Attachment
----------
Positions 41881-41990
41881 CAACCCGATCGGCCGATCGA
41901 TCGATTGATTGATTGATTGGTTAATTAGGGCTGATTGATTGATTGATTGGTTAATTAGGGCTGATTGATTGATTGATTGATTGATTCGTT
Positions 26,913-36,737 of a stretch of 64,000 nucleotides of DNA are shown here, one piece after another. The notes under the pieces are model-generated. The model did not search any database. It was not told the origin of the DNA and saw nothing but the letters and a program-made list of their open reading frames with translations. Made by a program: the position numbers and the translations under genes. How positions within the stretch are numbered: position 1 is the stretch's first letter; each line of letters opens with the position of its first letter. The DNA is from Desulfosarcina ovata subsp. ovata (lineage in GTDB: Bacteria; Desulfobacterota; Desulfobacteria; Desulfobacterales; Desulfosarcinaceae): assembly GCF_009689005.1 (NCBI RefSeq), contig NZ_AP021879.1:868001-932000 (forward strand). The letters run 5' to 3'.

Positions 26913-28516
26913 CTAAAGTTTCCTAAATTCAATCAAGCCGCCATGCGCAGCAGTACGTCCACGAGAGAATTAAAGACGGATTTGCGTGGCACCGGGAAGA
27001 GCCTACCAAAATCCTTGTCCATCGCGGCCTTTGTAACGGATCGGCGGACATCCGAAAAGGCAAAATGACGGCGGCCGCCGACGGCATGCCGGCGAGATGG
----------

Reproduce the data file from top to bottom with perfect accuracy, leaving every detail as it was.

Positions 41881-41990
41881 CAACCCGATCGGCCGATCGA
41901 TCGATTGATTGATTGATTGGTTAATTAGGGCTGATTGATTGATTGATTGGTTAATTAGGGCTGATTGATTGATTGATTGATTGATTCGTT
Positions 26,913-36,737 of a stretch of 64,000 nucleotides of DNA are shown here, one piece after another. The notes under the pieces are model-generated. The model did not search any database. It was not told the origin of the DNA and saw nothing but the letters and a program-made list of their open reading frames with translations. Made by a program: the position numbers and the translations under genes. How positions within the stretch are numbered: position 1 is the stretch's first letter; each line of letters opens with the position of its first letter. The DNA is from Desulfosarcina ovata subsp. ovata (lineage in GTDB: Bacteria; Desulfobacterota; Desulfobacteria; Desulfobacterales; Desulfosarcinaceae): assembly GCF_009689005.1 (NCBI RefSeq), contig NZ_AP021879.1:868001-932000 (forward strand). The letters run 5' to 3'.

Positions 26913-28516
26913 CTAAAGTTTCCTAAATTCAATCAAGCCGCCATGCGCAGCAGTACGTCCACGAGAGAATTAAAGACGGATTTGCGTGGCACCGGGAAGA
27001 GCCTACCAAAATCCTTGTCCATCGCGGCCTTTGTAACGGATCGGCGGACATCCGAAAAGGCAAAATGACGGCGGCCGCCGACGGCATGCCGGCGAGATGG